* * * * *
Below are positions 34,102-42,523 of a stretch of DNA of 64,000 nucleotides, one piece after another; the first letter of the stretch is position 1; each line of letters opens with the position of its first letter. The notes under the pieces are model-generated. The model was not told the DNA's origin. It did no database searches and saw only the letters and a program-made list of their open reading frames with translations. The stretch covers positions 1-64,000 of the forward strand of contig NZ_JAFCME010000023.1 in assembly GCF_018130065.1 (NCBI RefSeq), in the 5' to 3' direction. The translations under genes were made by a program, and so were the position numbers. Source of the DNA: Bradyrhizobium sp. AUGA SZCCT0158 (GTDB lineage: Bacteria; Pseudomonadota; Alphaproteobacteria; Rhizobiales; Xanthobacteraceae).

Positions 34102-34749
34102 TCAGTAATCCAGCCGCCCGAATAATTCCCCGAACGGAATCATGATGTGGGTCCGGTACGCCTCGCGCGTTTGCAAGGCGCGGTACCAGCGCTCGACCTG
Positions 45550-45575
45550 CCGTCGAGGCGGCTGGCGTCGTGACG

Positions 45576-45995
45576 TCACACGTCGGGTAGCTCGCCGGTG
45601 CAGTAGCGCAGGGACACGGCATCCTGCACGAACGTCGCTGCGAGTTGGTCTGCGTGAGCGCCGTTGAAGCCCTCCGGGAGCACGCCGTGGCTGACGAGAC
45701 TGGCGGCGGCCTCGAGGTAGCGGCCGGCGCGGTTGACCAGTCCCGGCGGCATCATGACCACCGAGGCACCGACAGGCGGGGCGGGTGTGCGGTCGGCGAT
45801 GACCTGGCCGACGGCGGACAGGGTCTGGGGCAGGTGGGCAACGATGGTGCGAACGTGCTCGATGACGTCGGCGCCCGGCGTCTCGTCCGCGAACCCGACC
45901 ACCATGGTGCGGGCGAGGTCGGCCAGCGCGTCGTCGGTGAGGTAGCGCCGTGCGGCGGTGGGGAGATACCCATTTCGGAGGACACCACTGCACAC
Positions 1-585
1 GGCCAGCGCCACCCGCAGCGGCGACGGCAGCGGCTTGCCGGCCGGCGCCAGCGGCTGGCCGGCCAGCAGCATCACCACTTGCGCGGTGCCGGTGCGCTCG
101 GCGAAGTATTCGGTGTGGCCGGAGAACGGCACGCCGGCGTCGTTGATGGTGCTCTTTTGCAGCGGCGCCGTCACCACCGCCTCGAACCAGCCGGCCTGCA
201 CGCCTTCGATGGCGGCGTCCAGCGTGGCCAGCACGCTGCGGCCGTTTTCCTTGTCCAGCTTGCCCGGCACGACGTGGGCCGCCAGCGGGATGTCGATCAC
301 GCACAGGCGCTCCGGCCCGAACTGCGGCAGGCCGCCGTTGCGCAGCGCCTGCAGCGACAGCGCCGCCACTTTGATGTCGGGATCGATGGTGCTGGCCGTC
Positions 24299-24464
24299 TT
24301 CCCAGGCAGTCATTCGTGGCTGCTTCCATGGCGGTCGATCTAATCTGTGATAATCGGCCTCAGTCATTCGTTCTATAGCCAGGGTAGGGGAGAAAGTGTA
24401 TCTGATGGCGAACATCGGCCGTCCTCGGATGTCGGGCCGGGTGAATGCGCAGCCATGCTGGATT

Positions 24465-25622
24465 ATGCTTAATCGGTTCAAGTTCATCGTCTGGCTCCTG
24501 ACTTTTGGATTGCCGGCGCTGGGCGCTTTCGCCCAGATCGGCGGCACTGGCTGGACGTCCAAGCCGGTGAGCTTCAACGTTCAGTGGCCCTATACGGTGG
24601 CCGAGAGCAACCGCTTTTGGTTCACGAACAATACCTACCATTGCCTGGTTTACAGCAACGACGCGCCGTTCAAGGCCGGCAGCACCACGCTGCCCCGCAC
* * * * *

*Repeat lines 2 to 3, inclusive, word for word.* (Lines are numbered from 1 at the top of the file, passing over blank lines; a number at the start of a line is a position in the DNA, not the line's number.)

Positions 34102-34749
34102 TCAGTAATCCAGCCGCCCGAATAATTCCCCGAACGGAATCATGATGTGGGTCCGGTACGCCTCGCGCGTTTGCAAGGCGCGGTACCAGCGCTCGACCTG